¶17 There is no language in § 4103, supra, which could be construed to mean that coverage under the group policy continues after the thirty-one (31) day period following employment termination. However, § 4104, speaks to this directly and specifically provides that "nothing herein contained shall be construed to continue any insurance beyond the period provided in such policy." This language could only be directed to the thirty-one (31) day period following employment termination.

¶18 A New Jersey Court in Wells v. Wilbur B. Driver Company (1972), 121 N.J. Super. 185, 296 A.2d 352, construed statutes nearly word for word identical to the statutes under consideration. Although that court granted recovery under the terms of the group policy on the grounds that certain circumstances served to continue the insured-employee in the status of a fully-employed employee for insurance purposes under the group policy, that court did hold that the group insurance coverage was limited to the thirty-one (31) day period following employment termination. In reaching that decision the court recognized that the New York Courts had reached a seemingly different result but pointed out that the New York statutes did not contain a stricture contained in the New Jersey statutes [similar to § 4104 of our statutes], that "nothing herein shall be construed to continue any insurance under the policy beyond the period provided in the policy."

¶19 We hold that after the expiration of the thirty-one (31) day period following employment termination, insurance coverage under a group policy ceases.

¶20 Did insured have continued coverage under the group policy beyond the thirty-one (31) day period following employment termination under the circumstances? Plaintiff contends that an insurer who deliberately deprives an insured of the opportunity to discharge a condition precedent to the exercise of a conversion privilege, which privilege is a contractual right granted by the policy and statutes, is estopped from denying any grace period contemplated by the policy. The testimony relied upon to sustain this contention is that relating to the failure of defendant's agent to leave the conversion application with the insured.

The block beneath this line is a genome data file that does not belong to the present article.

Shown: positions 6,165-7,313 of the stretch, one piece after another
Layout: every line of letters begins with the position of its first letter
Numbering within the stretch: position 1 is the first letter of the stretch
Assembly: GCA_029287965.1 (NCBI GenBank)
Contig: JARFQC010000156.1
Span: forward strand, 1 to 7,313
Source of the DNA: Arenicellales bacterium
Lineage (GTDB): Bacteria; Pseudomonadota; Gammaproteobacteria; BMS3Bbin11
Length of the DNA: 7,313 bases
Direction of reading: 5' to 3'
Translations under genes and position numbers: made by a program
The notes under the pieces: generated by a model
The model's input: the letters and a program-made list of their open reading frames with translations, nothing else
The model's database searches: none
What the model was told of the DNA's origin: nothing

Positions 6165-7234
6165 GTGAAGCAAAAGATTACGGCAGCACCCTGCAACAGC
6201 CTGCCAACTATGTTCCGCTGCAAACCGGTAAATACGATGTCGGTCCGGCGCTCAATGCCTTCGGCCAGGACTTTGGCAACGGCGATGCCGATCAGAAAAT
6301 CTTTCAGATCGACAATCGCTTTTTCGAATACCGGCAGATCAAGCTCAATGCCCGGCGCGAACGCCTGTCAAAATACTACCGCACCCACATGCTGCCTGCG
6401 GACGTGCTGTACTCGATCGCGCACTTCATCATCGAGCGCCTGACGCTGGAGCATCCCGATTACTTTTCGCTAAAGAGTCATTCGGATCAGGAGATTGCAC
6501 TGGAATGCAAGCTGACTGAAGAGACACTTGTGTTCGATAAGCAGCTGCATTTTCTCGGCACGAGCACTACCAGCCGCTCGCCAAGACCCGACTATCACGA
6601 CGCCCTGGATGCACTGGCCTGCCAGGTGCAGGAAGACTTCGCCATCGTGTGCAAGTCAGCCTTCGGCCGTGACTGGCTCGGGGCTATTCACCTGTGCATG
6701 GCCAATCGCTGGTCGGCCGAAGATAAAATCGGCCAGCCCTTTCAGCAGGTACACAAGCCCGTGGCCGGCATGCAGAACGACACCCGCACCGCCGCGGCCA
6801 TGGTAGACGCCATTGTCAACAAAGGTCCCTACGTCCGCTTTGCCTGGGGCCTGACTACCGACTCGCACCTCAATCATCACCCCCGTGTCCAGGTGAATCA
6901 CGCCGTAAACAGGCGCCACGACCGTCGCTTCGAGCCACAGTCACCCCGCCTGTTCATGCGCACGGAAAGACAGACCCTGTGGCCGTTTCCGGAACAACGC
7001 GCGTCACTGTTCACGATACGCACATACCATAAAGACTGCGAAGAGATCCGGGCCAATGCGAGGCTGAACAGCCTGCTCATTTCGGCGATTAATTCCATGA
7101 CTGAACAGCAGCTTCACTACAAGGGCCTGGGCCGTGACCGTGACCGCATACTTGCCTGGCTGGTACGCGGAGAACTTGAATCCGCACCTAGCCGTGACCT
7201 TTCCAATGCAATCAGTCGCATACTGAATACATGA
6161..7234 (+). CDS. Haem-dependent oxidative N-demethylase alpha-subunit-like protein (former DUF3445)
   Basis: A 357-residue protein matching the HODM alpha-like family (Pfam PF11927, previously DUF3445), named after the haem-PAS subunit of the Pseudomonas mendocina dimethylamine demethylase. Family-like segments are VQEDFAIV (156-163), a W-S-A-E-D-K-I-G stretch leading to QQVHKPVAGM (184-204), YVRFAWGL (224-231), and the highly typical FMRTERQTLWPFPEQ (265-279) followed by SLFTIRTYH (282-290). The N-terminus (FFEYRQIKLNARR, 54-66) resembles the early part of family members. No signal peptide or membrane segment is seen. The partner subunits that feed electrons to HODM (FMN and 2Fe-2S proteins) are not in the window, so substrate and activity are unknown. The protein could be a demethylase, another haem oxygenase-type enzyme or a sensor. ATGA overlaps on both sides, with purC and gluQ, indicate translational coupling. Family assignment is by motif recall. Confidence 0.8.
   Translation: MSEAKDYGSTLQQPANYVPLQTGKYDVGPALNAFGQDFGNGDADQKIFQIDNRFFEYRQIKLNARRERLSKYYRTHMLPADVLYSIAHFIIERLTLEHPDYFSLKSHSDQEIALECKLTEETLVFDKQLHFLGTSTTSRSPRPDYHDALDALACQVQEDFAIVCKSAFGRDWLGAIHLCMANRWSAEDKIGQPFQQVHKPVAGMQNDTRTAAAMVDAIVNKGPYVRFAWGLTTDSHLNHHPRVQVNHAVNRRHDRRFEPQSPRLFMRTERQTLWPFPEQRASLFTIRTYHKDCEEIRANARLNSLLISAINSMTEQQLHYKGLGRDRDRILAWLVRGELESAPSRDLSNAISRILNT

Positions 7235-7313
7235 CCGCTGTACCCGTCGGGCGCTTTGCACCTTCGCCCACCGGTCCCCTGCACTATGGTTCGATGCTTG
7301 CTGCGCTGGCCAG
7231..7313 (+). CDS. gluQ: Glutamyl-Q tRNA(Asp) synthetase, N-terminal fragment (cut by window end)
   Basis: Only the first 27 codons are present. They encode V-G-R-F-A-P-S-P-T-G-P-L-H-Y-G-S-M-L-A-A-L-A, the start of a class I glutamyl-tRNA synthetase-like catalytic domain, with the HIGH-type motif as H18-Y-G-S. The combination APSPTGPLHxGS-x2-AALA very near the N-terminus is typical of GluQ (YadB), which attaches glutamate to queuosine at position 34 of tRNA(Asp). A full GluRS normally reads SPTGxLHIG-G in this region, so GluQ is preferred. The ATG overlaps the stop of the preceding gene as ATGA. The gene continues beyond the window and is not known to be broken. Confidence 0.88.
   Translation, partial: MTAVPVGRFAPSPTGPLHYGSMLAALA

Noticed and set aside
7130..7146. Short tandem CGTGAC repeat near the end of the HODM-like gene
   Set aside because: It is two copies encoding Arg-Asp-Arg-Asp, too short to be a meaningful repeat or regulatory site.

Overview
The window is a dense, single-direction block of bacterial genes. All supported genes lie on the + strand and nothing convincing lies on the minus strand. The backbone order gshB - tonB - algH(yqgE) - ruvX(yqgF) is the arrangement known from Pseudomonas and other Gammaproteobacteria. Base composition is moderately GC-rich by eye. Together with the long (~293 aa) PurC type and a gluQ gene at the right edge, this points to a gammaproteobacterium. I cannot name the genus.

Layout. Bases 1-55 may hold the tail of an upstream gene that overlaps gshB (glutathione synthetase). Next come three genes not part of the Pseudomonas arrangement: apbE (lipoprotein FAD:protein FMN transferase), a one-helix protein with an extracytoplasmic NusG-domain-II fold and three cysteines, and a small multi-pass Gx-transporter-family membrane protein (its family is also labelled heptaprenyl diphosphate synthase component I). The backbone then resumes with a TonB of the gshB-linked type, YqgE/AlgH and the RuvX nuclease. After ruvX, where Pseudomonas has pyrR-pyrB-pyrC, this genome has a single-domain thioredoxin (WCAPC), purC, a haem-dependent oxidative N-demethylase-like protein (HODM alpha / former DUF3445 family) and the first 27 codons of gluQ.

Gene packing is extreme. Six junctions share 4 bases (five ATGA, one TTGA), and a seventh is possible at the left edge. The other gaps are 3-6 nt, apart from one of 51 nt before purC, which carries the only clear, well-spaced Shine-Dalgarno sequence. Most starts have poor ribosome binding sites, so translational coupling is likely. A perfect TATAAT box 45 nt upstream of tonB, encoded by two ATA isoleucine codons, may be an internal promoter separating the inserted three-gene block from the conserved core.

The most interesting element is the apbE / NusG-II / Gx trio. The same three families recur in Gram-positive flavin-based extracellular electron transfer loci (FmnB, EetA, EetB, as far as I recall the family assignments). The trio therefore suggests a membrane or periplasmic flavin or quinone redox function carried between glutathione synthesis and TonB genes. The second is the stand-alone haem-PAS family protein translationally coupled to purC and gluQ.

¶21 In harmony with plaintiff's argument, the trial court seemed to be understandably concerned with the failure of defendant's agent to leave copies of the conversion form with the insured. Nonetheless, the evidence does not indicate any effort or intent on the part of defendant or defendant's agent to deprive or prevent insured from making application by withholding appropriate forms or urging delay. The agent's uncontroverted testimony (by deposition) is that he tried on two different occasions before the group policy expired to get the insured to convert his policy.

¶22 Plaintiff testified (by deposition) that she and her husband had not made up their minds concerning the conversion policy because they wanted to discuss it with their attorney, were not sure what amounts of coverage to get, and "we, of course, were having a financial problem."

¶23 Plaintiff points to no evidence wherein defendant or its agent deliberately deprived the insured of his opportunity to exercise his right of conversion. Since coverage under the group policy expired prior to the death of insured, plaintiff is not entitled to recover in the case at bar.

¶24 Judgment reversed with directions to enter judgment for defendant.

¶25 All the Justices concur.